Winkles's Architectural and Picturesque Illustrations of the Cathedral Churches of England and Wales: Lichfield cathedral. Gloucester cathedral. Hereford cathedral. Worcester cathedral. Durham cathedral. Carlisle cathedral. Chester cathedral. Ripon cathedral. St. David's cathedral. Llandaff cathedral. St. Asaph's cathedral. Bangor cathedral
E. Wilson, 1842
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abbot adorned afterwards aisles already altar appearance appointed archbishop arches architecture beautiful became bishop building built buried buttresses called Cathedral central tower chapter chapter-house character Chester choir church clerestory cloister College columns compartment consecrated contains dean death decorated died diocese divided door east east end eastern effect embattled England English erected face feet five flanked four gable greater head height Henry John king Lady Chapel late latter length Lichfield lights lofty mentioned middle monastery monument mouldings nave nearly Norman north side once original Oxford parapet perpendicular pinnacles plain pointed pointed window portion prelate present probably remains removed respect resting restored rich rising roof says seen similar south side spires square stone style succeeded tracery transept translated triforium usual vaulting wall west end west front whole wing Worcester York
Seite 70 - With massive arches broad and round, That rose alternate, row and row, On ponderous columns, short and low, Built ere the art was known, By pointed aisle, and shafted stalk, The arcades of an alley'd walk To emulate in stone.
Seite 95 - He was a man of great softness of manners, and of the mildest and most tranquil disposition. His voice was never raised above its ordinary pitch. His countenance seemed never to have been ruffled ; it preserved the same kind and composed aspect, truly indicating the calmness and benignity of his temper.
Seite 13 - These Letters will show, as long as the English language endures, the sprightliness of her wit, the solidity of her judgment, the elegance of her taste, and the excellence of her real character. They are so bewitchingly entertaining, that we defy the most phlegmatic man on earth to read one without going through with them.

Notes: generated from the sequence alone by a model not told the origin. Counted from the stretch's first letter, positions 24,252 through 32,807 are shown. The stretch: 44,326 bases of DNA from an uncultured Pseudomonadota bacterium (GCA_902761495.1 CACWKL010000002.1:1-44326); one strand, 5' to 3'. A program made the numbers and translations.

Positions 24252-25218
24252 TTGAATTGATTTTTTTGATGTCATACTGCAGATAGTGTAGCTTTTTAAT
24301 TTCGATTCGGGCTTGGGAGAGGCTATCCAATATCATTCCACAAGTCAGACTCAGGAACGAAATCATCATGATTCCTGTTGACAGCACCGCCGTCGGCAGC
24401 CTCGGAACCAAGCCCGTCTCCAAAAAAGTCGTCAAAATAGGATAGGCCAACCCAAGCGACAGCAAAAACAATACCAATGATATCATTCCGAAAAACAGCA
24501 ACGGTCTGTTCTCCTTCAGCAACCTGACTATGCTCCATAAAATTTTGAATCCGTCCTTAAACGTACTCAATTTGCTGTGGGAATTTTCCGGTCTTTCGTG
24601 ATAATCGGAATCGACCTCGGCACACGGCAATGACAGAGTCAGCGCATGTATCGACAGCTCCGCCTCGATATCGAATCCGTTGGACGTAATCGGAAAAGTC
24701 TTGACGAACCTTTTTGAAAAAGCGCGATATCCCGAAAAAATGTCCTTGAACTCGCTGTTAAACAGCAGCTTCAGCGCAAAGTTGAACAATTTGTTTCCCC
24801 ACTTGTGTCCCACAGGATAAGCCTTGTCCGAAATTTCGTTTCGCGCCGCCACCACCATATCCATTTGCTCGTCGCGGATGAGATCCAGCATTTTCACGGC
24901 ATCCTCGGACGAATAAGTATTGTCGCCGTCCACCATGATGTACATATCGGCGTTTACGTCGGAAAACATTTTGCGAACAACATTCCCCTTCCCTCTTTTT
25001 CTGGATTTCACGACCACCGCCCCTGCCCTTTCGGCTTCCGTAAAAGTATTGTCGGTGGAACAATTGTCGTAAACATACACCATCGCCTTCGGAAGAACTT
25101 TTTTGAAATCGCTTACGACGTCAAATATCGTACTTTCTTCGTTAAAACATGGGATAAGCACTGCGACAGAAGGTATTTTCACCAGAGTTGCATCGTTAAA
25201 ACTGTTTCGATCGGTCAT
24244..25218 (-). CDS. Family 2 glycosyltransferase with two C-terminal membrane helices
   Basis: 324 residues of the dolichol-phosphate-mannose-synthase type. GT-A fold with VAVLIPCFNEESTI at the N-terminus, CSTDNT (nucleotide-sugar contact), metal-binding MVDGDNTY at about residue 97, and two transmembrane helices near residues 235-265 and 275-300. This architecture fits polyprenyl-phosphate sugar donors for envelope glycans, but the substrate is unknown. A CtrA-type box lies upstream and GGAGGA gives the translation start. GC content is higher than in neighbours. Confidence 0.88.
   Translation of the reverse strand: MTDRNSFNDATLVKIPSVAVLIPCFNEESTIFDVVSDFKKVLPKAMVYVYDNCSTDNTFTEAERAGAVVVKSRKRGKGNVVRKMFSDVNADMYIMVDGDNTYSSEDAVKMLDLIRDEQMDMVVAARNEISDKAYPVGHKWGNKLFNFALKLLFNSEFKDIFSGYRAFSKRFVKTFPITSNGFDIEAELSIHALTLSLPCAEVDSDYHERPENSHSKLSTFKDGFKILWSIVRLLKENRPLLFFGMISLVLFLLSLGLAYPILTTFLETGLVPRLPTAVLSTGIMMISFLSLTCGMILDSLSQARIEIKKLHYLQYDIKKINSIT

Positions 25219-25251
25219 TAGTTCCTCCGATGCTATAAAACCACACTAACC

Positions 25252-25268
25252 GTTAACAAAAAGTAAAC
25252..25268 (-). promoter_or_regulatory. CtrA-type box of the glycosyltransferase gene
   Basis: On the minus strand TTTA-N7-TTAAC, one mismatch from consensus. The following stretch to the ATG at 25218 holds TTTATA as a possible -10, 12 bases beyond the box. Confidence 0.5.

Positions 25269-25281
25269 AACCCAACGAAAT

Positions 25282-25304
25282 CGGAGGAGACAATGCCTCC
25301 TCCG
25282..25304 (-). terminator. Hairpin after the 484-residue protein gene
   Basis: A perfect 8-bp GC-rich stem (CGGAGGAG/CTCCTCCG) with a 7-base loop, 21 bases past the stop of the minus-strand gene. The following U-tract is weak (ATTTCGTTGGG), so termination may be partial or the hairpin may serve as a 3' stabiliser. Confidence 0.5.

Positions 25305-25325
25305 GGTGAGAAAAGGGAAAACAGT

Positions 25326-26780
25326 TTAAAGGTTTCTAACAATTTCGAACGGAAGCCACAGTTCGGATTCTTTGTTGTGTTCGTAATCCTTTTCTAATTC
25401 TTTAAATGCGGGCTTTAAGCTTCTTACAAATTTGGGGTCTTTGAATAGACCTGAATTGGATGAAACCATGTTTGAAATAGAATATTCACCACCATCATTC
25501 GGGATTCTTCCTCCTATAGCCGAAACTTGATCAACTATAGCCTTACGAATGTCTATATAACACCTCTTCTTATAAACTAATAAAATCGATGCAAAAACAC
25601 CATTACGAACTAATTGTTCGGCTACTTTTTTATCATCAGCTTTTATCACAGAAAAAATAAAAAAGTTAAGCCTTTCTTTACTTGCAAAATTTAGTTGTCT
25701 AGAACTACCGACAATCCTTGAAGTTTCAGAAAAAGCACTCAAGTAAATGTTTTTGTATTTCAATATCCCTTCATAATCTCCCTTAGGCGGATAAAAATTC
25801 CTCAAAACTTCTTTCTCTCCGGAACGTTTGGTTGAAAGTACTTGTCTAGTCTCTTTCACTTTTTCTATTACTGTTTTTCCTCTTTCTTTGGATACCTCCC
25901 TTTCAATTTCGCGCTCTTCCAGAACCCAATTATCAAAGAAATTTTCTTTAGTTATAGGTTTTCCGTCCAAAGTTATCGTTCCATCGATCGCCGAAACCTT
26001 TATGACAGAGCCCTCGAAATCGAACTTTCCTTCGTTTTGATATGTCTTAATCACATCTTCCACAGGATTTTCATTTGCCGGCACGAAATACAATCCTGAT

Seite 79 - See, he conciliated all hearts. In advanced years, and on the episcopal throne, he retained the same genuine modesty and native sweetness of disposition which had distinguished him in youth, and in retirement. During the ministerial performance of the sacred office, a divine animation seemed to pervade his whole manner, and lighted up his pale wan countenance, already marked with the progress of disease, like a torch glimmering in its socket, yet bright and useful to the last.
Seite 5 - The very morning after his arrival in Lichfield, he roused his servants by break of day, set his own coach horses, with teams and hired labourers, to remove the rubbish, and laid the first hand to the work he had meditated.
Seite 79 - appears plainly from the various evidences of antiquity occasionally dug up, and from the frequent mention of it in the writers of those days : and even after the ravages of the Picts and Scots, it retained something of its ancient splendour, and was accounted a city.
Seite 78 - Russell, a reformed preacher, was brought before the bishop at Auckland, charged with opinions which, if acknowledged, must have proved fatal to him, and which Tunstall knew he would not deny : "hitherto," said the bishop, "we have a good report among our. neighbours ; I pray you bring not this man's blood upon my head," and immediately dismissed him unexamined.
Seite 119 - Î) feet high. It was dedicated to the Holy and Undivided Trinity ; and at the east end was placed an altar. On the north side is the hole, vulgarly called St. Wilfrid's needle, communicating with a passage, in which is a staircase, now walled up, leading to the choir. The most remarkable monument in this Cathedral, is an altar tomb of grey marble in the south aisle of the nave, on which are sculptured a man and a lion in a grove of trees. No inscription remains, but tradition says this tomb covers...
Seite 79 - Morton's prudence, generosity, and moderation, in exercising the rights and employing the revenues of his opulent see. Temperate, or even rigidly abstemious himself, he exercised a noble hospitality towards others, and a perpetual charity " to poor scholars, strangers, and travellers." On the advance of the Scots army in August 1640, bishop Morton fled to London, where he was soon after misused and insulted by the mob on his way to the House of Lords.